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Camouflage: the art of blending in

Camouflage is a popular defensive strategy in the ocean. Instead of risking life and limb defending oneself from predators, it’s much easier and safer to simply blend in and avoid altercations all together. But camouflage can also be a popular attack strategy. Sneaking up on dinner is much less complicated if the entrée has no idea it’s about to be devoured.

The art of blending in is used by many different ocean animals in many different ways. Here are some great camouflage tricks used by a few ocean masters of disguise:
 
Spot prawns begin their lives as small red larvae and grow to become red adults, but during their juvenile stage of life they are green. After spending six weeks as reddish larvae, spot prawns settle in coastal areas in eel grass beds and start the process of growing up. But red really stands out in a field of green, so to blend in with their environment and stay well protected during their vulnerable juvenile stage, spot prawns change to a shade of light green. Once they reach adulthood, spot prawns leave eel grass for deeper water and return to being red. Spot prawns are the largest species of shrimp on the west coast of North America and reach up to 10 inches in length. (Stop by and visit our juvenile spot prawns in the Aquatic Nursery.)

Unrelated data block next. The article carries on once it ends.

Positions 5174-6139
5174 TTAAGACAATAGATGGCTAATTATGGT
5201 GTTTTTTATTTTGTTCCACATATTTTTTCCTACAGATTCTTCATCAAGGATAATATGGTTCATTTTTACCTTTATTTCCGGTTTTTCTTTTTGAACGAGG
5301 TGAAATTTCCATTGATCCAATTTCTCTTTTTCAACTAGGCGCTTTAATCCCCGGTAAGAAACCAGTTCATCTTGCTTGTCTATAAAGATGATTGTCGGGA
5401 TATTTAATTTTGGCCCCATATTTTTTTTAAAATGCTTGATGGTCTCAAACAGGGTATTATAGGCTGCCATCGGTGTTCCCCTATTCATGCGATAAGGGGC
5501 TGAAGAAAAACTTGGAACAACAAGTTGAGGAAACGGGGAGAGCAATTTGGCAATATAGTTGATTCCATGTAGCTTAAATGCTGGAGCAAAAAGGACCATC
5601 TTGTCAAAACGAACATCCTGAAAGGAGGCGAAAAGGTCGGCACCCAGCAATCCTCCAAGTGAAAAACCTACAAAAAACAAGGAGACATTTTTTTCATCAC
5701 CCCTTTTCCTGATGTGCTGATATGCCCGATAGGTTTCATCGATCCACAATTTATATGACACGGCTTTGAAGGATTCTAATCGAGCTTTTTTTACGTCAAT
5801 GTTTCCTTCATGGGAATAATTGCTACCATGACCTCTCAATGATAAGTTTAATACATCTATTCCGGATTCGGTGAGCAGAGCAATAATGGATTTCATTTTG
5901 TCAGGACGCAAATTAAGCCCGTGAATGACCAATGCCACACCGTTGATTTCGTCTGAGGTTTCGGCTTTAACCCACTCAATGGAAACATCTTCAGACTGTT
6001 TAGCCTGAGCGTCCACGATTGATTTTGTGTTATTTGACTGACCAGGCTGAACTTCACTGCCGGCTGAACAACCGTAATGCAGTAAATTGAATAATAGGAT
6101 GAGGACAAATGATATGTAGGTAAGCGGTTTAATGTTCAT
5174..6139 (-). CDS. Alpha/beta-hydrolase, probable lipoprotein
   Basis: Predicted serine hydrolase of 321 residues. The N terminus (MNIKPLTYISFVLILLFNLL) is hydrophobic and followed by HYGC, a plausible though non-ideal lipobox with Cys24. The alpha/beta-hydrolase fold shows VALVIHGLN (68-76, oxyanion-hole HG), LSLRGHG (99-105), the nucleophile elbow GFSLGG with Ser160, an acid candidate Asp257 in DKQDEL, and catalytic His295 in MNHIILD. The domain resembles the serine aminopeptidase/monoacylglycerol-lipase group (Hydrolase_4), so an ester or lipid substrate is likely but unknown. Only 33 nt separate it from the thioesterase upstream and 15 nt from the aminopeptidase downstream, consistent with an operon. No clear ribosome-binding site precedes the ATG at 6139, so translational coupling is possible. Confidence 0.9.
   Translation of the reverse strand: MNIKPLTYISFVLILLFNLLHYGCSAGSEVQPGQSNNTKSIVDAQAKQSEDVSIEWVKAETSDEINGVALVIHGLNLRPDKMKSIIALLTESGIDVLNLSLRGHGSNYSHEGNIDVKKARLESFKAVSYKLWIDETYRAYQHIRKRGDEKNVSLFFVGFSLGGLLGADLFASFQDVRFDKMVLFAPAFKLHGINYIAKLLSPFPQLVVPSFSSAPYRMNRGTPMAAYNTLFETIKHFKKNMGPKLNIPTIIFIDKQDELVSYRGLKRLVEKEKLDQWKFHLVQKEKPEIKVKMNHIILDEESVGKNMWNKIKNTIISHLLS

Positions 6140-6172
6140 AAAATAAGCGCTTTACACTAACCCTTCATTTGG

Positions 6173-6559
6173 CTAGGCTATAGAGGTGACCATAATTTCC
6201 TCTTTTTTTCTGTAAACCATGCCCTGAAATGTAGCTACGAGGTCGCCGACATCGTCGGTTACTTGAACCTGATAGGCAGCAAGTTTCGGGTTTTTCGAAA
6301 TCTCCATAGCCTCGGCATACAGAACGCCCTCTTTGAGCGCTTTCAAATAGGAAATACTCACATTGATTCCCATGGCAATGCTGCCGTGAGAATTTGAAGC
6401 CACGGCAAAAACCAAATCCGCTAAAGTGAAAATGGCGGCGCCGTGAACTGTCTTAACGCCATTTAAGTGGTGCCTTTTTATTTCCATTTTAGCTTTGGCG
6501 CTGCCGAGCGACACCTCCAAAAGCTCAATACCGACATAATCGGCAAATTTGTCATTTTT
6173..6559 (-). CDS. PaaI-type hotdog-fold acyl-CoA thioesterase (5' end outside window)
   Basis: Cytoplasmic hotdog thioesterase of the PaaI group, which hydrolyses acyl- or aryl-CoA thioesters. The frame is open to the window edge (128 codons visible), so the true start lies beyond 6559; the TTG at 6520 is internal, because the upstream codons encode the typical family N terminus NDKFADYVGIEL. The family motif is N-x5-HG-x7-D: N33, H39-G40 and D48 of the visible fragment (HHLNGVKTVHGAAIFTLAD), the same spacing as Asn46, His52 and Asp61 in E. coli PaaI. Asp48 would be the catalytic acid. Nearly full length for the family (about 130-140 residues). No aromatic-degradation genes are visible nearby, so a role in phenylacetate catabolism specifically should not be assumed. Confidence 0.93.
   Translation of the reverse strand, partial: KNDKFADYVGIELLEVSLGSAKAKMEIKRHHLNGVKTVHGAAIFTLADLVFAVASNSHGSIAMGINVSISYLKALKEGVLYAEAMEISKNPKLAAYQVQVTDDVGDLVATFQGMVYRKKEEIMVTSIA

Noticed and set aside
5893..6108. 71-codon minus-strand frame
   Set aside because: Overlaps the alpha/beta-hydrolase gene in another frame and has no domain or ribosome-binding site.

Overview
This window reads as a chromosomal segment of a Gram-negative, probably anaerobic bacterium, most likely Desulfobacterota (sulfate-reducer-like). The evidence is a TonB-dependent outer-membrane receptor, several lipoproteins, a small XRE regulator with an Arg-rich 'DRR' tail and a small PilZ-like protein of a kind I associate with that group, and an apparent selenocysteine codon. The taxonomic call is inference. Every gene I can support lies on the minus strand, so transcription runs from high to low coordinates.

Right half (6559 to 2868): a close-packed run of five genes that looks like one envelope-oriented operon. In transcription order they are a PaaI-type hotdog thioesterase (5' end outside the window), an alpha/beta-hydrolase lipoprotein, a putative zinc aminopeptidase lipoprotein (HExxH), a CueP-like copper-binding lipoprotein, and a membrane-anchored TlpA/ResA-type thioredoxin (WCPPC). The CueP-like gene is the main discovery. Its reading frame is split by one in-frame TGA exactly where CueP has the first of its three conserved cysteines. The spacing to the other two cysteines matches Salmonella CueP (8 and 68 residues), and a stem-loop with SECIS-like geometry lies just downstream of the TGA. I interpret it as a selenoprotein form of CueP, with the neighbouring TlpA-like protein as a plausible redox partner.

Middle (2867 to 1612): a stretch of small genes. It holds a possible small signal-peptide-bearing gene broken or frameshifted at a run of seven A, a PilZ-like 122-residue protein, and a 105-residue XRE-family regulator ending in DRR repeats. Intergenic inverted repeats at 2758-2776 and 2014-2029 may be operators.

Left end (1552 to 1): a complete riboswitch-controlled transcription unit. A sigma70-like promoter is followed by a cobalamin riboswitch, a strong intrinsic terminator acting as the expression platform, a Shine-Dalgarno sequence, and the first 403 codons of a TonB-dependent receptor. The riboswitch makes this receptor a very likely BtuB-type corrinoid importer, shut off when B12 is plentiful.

Speckled sanddabs are a type of flatfish that uses color changing cells called chromatophores to blend into sand or rock covered ocean floors. If a speckled sanddab is lying on sand, the chromatophores gradually change to a pale tan color. If a speckled sanddab is lying on darker colored pebbles, then the chromotophores gradually change to a marbled brown. Sanddabs use this color changing ability to hide from predators and to ambush prey. (To see the color changing powers of sanddabs, visit the Kelp Forest Room in our Exhibit Hall.)

Masking crabs (also called moss crabs) decorate their shells with algae, sponges, bryozoans, anemones and whatever other bits of material might be lying around to match their surroundings. Their shells have tiny hooked bristles called setae that hold decorations on like micro-Velcro pipe cleaners. When masking crabs molt, they have to redo all the decorations for the new exoskeleton, sometimes reusing choice decorating pieces from the old one. Once male masking crabs reach sexual maturity, they don’t bother decorating any more, probably because they are large enough to intimidate predators and no longer need camouflage. (Look for masking crabs in tank number 9 and 14 in the Exhibit Hall.)



Post Date: Friday, December 7, 2012

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